Facebook Ok PleaseAny relatively smaller brand seeking brand recognition, in one of the largest emerging economies, can learn from Finnair. At the time of writing this post, the video of a Bollywood dance performance from the Finnair cabin crew is at more than 4 million hits.

You can color me skeptical on the implied cabin crew grassroot initiative. Nonetheless, this video now viral on social media, has probably earned Finnair more publicity and goodwill in India, than any billion dollar commercial ever could.

With Facebook touting India as one of their largest markets in the near future, there are obvious benefits to hitching on to the Indian social media marketing bandwagon.  However, it is not clear that businesses in India are ready (like many businesses elsewhere).

Most social media efforts I noticed, during my recent visit to India, were heavily influenced by traditional outbound marketing methods, rather than relationship building strategies.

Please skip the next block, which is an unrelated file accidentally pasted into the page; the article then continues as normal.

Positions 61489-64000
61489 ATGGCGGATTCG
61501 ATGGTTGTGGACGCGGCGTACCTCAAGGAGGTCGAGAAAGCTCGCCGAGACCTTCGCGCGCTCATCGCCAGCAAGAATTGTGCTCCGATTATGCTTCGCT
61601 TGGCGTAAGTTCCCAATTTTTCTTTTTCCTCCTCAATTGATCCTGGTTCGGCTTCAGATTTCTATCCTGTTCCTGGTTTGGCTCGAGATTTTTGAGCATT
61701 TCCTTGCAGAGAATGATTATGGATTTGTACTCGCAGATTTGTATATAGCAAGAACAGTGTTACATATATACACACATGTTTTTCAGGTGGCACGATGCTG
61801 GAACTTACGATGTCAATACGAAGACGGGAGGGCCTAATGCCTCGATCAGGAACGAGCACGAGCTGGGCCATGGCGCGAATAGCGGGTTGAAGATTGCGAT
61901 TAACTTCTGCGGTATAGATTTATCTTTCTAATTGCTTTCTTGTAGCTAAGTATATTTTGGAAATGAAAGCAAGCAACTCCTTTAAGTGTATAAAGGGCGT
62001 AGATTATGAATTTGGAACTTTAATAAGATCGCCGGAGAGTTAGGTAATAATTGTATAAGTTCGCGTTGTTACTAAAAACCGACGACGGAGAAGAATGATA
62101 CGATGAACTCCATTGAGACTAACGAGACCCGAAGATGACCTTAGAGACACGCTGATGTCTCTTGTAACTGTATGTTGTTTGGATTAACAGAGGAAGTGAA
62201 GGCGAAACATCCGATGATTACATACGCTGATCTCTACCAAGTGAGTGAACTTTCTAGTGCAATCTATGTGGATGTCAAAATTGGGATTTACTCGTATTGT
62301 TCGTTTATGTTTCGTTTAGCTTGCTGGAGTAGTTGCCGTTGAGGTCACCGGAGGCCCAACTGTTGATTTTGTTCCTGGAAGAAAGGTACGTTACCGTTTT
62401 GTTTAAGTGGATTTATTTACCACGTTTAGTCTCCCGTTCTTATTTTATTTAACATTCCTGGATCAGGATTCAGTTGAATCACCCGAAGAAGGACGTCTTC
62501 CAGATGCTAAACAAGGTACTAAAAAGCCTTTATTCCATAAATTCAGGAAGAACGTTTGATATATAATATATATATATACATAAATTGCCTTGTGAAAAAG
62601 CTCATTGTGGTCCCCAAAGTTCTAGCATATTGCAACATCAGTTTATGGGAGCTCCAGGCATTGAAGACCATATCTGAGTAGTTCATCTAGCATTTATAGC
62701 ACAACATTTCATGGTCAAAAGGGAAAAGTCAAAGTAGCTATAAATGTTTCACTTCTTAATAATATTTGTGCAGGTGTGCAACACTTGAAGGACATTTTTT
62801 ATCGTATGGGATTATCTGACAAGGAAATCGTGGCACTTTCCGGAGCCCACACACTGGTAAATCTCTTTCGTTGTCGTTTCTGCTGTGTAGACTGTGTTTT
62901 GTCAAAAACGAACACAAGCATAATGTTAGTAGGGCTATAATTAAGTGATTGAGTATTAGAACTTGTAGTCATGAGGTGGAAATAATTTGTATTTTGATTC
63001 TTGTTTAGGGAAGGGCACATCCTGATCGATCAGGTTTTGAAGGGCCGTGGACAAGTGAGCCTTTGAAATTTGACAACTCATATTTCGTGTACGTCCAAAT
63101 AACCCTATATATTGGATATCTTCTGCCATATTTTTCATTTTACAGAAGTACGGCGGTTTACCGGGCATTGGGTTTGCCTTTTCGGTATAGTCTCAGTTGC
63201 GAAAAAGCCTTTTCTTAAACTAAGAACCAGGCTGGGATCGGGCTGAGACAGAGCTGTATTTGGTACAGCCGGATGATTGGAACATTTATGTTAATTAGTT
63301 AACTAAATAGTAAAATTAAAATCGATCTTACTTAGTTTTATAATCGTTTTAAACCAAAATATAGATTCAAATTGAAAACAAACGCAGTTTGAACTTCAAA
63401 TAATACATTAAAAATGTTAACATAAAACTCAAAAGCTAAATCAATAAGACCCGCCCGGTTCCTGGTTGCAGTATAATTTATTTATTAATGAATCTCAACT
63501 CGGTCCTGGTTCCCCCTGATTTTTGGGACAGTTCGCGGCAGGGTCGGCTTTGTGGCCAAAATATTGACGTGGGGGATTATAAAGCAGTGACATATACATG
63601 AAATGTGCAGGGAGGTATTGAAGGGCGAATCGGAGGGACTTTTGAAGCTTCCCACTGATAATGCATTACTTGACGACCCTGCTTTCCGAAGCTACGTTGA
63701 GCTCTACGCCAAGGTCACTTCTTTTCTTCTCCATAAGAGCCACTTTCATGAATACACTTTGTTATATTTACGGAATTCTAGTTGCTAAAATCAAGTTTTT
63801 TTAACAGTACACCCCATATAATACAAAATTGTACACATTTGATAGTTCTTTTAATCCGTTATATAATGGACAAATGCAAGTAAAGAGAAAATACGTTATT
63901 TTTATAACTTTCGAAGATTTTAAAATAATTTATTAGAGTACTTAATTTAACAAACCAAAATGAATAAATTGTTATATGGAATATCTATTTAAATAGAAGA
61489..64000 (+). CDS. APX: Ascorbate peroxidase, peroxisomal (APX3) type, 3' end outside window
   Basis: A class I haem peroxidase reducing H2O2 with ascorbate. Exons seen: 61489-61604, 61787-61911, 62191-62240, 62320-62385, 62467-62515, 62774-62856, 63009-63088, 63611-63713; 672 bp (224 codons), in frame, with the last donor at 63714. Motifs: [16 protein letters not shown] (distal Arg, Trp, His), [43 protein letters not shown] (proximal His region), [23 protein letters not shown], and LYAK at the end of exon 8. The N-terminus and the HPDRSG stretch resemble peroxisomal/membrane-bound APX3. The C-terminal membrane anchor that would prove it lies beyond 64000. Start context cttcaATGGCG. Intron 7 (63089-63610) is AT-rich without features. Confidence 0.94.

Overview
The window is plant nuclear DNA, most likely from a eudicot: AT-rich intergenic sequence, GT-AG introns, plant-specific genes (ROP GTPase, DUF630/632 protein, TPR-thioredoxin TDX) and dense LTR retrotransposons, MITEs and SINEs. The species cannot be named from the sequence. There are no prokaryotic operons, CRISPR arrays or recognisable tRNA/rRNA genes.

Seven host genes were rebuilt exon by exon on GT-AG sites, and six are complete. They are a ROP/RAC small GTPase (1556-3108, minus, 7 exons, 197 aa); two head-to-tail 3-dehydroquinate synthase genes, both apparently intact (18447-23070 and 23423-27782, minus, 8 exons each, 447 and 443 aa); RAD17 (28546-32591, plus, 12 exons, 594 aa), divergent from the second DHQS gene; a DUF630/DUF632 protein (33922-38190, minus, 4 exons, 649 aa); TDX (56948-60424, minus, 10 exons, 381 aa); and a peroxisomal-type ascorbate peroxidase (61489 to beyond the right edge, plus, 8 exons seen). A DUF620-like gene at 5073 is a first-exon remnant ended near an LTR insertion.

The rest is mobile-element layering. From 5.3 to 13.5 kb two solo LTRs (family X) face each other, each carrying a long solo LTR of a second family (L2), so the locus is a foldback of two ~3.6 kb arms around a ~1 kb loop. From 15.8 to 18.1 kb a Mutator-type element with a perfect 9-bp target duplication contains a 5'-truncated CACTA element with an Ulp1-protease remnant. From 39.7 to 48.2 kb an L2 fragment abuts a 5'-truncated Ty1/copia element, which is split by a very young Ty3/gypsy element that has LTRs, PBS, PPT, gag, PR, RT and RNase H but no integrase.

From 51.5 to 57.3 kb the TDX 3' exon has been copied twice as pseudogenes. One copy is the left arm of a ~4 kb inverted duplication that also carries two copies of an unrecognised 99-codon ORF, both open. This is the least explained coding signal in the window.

Companies seem to be using social media as uni-directional promotional tools with little thought to other opportunities. An example was my experience with cleartrip.com and Jet Airways.

Social vs. ‘Policy’

I admit, it wasn’t my shining moment when I booked a round trip from Chennai to Mumbai, instead of the other way around. However, I did phone cleartrip.com within 10 minutes of the erroneous booking.

Rather than rectifying the issue, I was told that the only way around the problem was to cancel. I had to pay a penalty too – half the fare of the round-trip!

Reason? Airline (Jet Airways) ‘policy’! The ‘policy manual’ was apparently, pretty much carved in reinforced concrete.

My tweet pleas to @cleartrip and @jetairways were met with similar responses. On the forums too, cleartrip.com staff were clearly playing by the dreaded ‘policy manual’. Emails to Jet airways were apparently forwarded to the ‘concerned’ department (thanks Web Manager, Mr Chandra Swamy, a glimmer of hope…you deserve a raise).